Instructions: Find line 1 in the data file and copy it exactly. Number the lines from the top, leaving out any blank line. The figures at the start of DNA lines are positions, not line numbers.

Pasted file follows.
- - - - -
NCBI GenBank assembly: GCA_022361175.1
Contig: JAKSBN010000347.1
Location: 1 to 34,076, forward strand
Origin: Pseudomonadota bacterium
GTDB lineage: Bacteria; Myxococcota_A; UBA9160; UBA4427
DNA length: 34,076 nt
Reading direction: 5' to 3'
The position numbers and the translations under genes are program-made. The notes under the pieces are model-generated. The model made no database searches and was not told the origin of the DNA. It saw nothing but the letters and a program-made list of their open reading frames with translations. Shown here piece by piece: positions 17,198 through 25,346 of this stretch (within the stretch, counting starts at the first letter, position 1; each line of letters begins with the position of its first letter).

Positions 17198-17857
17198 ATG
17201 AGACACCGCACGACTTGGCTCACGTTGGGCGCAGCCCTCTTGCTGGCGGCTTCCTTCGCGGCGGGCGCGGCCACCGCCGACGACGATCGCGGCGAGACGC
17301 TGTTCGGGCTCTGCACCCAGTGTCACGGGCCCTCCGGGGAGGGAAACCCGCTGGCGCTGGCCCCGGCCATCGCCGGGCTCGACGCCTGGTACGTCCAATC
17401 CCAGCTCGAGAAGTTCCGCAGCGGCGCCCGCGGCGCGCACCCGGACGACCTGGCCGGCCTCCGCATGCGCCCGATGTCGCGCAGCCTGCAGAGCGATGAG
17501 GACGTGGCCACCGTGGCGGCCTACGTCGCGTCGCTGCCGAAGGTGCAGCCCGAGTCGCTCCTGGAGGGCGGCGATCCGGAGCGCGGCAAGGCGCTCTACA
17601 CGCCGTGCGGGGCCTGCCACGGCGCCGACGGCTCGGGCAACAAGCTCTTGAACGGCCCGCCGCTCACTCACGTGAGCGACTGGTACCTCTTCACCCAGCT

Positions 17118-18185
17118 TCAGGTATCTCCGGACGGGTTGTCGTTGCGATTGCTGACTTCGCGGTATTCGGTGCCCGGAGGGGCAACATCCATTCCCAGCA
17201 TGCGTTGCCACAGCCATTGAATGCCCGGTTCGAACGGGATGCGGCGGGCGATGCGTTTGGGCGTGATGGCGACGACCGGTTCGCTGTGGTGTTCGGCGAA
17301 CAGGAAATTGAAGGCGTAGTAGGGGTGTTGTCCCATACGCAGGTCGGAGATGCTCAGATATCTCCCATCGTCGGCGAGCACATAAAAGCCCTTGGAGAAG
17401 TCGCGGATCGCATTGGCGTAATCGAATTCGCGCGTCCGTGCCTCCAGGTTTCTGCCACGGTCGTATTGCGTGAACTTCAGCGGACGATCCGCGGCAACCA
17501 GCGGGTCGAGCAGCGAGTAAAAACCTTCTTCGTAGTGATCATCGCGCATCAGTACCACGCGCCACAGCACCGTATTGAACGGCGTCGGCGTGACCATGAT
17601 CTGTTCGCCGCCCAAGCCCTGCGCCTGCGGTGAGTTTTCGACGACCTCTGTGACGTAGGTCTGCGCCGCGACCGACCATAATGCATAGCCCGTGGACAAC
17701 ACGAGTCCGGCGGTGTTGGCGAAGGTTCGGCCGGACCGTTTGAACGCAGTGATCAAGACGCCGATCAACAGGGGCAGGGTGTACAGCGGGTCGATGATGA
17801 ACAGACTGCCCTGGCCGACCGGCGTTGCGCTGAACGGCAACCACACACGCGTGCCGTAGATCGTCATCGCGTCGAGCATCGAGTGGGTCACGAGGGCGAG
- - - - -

NCBI GenBank assembly: GCA_022361175.1